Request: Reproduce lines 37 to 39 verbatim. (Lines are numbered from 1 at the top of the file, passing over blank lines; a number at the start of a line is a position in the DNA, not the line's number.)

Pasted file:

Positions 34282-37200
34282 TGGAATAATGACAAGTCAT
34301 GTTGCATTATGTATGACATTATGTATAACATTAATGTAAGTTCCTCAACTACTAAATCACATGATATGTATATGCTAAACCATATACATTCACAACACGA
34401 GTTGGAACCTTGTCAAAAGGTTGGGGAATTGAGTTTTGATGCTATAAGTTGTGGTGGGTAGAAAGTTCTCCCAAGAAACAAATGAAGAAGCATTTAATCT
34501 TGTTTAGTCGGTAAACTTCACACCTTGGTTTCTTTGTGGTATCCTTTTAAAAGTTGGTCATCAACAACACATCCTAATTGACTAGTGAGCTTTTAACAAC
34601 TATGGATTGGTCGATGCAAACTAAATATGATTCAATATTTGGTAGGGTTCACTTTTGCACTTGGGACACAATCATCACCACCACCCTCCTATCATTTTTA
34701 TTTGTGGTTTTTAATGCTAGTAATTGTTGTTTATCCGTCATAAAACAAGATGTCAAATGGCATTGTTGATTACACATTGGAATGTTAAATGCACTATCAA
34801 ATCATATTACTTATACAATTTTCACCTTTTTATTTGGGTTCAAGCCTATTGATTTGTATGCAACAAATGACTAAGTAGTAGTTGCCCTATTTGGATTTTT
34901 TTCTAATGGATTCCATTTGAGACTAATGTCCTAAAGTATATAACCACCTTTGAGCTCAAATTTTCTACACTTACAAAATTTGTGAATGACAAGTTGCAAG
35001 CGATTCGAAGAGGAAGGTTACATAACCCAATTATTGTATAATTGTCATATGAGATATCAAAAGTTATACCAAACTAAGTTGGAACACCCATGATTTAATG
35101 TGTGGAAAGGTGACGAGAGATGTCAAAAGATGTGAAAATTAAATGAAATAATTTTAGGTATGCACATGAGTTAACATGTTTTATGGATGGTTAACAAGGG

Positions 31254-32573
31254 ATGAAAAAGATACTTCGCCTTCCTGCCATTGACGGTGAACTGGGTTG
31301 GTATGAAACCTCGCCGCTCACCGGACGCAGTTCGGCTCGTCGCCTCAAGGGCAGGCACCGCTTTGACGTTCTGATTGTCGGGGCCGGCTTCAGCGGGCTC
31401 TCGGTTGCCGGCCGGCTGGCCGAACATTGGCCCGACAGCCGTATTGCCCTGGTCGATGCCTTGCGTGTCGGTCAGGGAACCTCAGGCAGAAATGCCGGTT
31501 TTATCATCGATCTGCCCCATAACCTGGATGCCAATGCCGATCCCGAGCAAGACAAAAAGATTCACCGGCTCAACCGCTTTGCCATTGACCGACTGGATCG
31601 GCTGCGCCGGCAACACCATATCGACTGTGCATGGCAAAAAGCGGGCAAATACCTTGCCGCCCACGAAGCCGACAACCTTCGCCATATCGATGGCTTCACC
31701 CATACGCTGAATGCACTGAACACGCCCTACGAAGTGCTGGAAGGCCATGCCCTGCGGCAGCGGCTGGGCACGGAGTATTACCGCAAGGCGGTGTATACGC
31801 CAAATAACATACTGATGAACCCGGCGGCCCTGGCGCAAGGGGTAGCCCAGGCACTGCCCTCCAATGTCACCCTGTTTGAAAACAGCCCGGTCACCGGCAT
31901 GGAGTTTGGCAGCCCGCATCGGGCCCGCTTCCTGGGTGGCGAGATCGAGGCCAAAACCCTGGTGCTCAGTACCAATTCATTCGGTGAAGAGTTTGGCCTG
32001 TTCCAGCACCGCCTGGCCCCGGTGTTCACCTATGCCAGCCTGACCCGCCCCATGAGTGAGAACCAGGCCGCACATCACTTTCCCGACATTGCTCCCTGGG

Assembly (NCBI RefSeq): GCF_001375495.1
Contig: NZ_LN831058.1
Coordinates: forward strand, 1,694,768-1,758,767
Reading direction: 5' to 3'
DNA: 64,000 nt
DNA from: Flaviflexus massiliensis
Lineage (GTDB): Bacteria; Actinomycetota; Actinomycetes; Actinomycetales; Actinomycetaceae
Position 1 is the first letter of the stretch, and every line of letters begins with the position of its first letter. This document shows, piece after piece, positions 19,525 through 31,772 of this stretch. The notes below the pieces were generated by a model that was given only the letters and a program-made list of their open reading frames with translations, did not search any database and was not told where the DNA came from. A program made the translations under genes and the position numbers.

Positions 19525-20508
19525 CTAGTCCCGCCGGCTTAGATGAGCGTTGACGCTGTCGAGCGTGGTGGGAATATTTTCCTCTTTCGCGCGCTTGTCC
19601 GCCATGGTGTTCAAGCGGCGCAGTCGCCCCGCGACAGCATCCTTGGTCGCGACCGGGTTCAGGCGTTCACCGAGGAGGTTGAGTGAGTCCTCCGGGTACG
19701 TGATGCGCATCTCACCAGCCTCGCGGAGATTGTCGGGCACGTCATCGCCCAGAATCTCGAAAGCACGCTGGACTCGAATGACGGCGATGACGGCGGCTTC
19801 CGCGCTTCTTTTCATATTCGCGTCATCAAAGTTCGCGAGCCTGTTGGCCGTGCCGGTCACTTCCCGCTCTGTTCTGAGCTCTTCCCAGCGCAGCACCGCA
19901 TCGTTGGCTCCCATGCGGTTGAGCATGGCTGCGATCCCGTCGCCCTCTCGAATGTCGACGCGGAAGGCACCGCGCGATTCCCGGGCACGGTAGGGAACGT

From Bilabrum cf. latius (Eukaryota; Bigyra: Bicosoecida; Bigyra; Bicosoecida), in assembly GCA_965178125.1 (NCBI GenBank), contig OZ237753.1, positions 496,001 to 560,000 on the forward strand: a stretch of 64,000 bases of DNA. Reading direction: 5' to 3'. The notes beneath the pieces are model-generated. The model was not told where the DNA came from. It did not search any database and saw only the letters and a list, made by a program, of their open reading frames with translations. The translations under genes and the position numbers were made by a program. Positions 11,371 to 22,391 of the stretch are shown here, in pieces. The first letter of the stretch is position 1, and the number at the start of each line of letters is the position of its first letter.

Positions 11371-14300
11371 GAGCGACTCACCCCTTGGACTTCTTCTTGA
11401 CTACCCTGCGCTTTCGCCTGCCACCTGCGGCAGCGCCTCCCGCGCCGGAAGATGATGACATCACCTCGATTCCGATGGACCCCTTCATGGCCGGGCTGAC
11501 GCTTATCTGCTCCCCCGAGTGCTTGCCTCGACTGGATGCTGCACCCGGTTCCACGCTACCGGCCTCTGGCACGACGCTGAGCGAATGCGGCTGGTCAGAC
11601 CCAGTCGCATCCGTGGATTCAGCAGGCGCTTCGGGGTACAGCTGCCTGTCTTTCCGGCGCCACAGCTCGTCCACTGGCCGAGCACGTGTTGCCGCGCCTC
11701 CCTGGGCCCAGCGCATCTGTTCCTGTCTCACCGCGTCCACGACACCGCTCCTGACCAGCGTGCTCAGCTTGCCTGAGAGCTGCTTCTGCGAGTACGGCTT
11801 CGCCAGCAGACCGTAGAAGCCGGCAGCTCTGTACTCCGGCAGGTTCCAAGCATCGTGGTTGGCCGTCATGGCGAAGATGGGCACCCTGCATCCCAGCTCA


Positions 11371-14300
11371 GAGCGACTCACCCCTTGGACTTCTTCTTGA
11401 CTACCCTGCGCTTTCGCCTGCCACCTGCGGCAGCGCCTCCCGCGCCGGAAGATGATGACATCACCTCGATTCCGATGGACCCCTTCATGGCCGGGCTGAC